This is amazing!!!  The original overwintered colony that I babied through with a terrarium heater is just a gang buster.  This is the colony that I had made a cut down split with, moved the queen into the nuc and allowed the original overwintered colony to make its own queen.  It is overflowing with bees, again.  The nuc that I made from it has gone nuts too!!!  Yeah, gonna have some pretty strong colonies going into winter.

So I took 3 frames of emerging brood and a shake of bees from that hive and gave it to another hive that needed some additional bees.  Even after the frames and bees were taken out, the hive is still booming.  The hive that I gave the bees and frames too, will be about the same size as the other colonies.  No weak colonies out in my yard now, yeah!  Yeah!!!!!

The still strong, overpopulated, overwintered colony, in the next few days, I am going to make a 5 frame nuc from for the wintertime.  My Asian mentor has a couple of queens available and I think that I might as well utilize the extra bees.  When the bees get ready for that winter clustering, I have concern that extra younger bees would not be allowed to overwinter in the hive and would lose their life needlessly.  This is the understanding that I got, the winter cluster is only "allowed" by the bees to be a certain size?  Correct?  Comments?

Honey?  I don't think this is the year of honey, maybe still to come, the flow is still strong, but I am not counting on it.  This is my year for build-up for mountains of honey next year (maybe just like Dane's flow!!!!!). Smiley

Have a wonderful day, beautiful life and best of healthy wishes.  Cindi
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There are strange things done in the midnight sun by the men who moil for gold.  The Arctic trails have their secret tales that would make your blood run cold.  The Northern Lights have seen queer sights, but the queerest they ever did see, what the night on the marge of Lake Lebarge, I cremated Sam McGee.  Robert Service
kathyp
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« Reply #5 on: August 22, 2007, 12:08:08 PM »

you are doing great.  bad honey year  sad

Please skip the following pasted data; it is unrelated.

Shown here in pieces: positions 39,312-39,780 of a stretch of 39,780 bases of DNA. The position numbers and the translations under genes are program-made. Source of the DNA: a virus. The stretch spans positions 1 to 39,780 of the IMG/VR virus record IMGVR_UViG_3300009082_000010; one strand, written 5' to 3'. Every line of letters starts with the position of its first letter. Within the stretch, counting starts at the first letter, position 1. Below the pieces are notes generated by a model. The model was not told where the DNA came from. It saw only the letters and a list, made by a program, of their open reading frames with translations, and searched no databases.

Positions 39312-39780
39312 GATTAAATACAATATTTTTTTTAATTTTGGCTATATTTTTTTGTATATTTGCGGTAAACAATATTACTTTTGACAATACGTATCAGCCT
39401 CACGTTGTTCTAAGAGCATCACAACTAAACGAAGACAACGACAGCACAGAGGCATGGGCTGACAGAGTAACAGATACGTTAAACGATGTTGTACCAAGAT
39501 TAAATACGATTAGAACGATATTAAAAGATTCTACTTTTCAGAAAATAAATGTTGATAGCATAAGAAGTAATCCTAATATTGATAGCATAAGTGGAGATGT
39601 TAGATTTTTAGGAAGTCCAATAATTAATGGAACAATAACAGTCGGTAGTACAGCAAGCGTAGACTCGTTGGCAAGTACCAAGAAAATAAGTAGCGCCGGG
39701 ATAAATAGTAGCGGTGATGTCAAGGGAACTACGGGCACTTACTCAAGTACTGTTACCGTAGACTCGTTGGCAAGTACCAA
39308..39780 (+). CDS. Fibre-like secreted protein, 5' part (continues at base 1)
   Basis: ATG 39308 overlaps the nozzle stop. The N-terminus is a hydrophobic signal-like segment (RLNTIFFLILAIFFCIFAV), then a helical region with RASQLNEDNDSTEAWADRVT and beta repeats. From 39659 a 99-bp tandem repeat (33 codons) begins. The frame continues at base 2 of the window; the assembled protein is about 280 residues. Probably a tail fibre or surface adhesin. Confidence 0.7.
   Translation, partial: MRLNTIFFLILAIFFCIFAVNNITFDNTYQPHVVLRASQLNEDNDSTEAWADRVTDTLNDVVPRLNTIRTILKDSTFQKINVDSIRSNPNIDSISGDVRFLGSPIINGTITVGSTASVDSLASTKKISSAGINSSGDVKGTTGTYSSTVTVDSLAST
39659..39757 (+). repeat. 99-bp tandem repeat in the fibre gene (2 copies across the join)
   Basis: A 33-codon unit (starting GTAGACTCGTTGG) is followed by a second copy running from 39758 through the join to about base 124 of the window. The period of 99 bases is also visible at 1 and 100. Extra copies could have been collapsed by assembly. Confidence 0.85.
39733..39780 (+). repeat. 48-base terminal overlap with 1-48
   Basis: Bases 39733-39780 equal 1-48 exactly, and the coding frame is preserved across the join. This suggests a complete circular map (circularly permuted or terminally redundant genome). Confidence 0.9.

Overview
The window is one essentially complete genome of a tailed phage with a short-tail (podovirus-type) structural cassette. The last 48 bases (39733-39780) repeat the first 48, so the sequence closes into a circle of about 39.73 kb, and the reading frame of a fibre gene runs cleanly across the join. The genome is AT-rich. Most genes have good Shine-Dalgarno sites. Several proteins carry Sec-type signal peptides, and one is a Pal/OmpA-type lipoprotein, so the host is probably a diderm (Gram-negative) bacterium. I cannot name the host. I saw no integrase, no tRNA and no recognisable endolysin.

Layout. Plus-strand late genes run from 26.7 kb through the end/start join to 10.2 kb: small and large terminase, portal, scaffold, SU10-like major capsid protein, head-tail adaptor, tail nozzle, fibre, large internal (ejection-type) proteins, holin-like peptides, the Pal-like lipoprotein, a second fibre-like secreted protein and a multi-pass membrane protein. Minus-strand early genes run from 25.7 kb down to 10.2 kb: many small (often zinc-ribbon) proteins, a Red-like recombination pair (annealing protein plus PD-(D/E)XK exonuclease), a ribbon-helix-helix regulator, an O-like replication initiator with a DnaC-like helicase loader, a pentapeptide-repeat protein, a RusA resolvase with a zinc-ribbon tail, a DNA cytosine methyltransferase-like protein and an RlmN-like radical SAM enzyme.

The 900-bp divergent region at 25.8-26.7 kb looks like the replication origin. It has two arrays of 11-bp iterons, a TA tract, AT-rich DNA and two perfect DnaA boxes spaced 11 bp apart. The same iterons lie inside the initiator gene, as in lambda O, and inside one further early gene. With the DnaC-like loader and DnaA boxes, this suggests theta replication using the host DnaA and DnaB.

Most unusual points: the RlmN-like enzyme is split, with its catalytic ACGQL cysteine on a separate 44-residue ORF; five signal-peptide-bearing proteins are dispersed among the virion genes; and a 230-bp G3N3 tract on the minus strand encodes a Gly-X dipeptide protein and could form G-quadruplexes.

i will save your post because i think i'm going to have to do about the same.  if the fall is mild, this hive might yet requeen, but they failed with the last batch of brood.
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.....The greatest changes occur in their country without their cooperation. They are not even aware of precisely what has taken place. They suspect it; they have heard of the event by chance. More than that, they are unconcerned with the fortunes of their village, the safety of their streets, the fate of their church and its vestry. They think that such things have nothing to do with them, that they belong to a powerful stranger called “the government.” They enjoy these goods as tenants, without a sense of ownership, and never give a thought to how they might be improved.....

 Alexis de Tocqueville
TwT
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Ted


« Reply #6 on: August 22, 2007, 05:27:48 PM »

When the bees get ready for that winter clustering, I have concern that extra younger bees would not be allowed to overwinter in the hive and would lose their life needlessly.  This is the understanding that I got, the winter cluster is only "allowed" by the bees to be a certain size?  Correct?  Comments?


you want young bee's going into a winter, those are the bee's that will keep the hive going, the queen might even raise some bee's during winter, the old bee's will die and young bee's will go through winter!!! Pollinators want huge hives going into winter so they will take off when the spring hits thats why the feed heavy pollen patties and syrup diring late fall......
« Last Edit: August 22, 2007, 08:41:55 PM by TwT » Logged

THAT's ME TO THE LEFT JUST 5 YEARS FROM NOW!!!!!!!!

Never be afraid to try something new.
Amateurs built the ark,
Professionals built the Titanic
Cindi
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Location: Grindrod, B.C. Canada


« Reply #7 on: August 23, 2007, 12:25:32 PM »

Ted, that is good.  Bees always throw a loop into what I am thinking.  Think I have something right down pat and then another thought process suddenly disrupts what I think.  Don't know if what I said makes sense or not.

Explanation.  Feeding copious amounts of pollen and syrup in the fall for huge build up ready for pollination.  That sounds logical.  But....wonder why to feed the pollen patties in fall.  I pretty much understood that the bees gather enough pollen during the summer to last the winter.  So, what is the purpose of the excess pollen in this winter state.  The bees may not need it, I guess it is there, just in case they don't have sufficient pollen to rear brood in great numbers.  Oh well.  In the southern parts of U.S. I can see the need for the extreme feeding because there may not be a winter shut down with brood rearing?

Have a wonderful day, beautiful life, love our life we live.  Cindi
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There are strange things done in the midnight sun by the men who moil for gold.  The Arctic trails have their secret tales that would make your blood run cold.  The Northern Lights have seen queer sights, but the queerest they ever did see, what the night on the marge of Lake Lebarge, I cremated Sam McGee.  Robert Service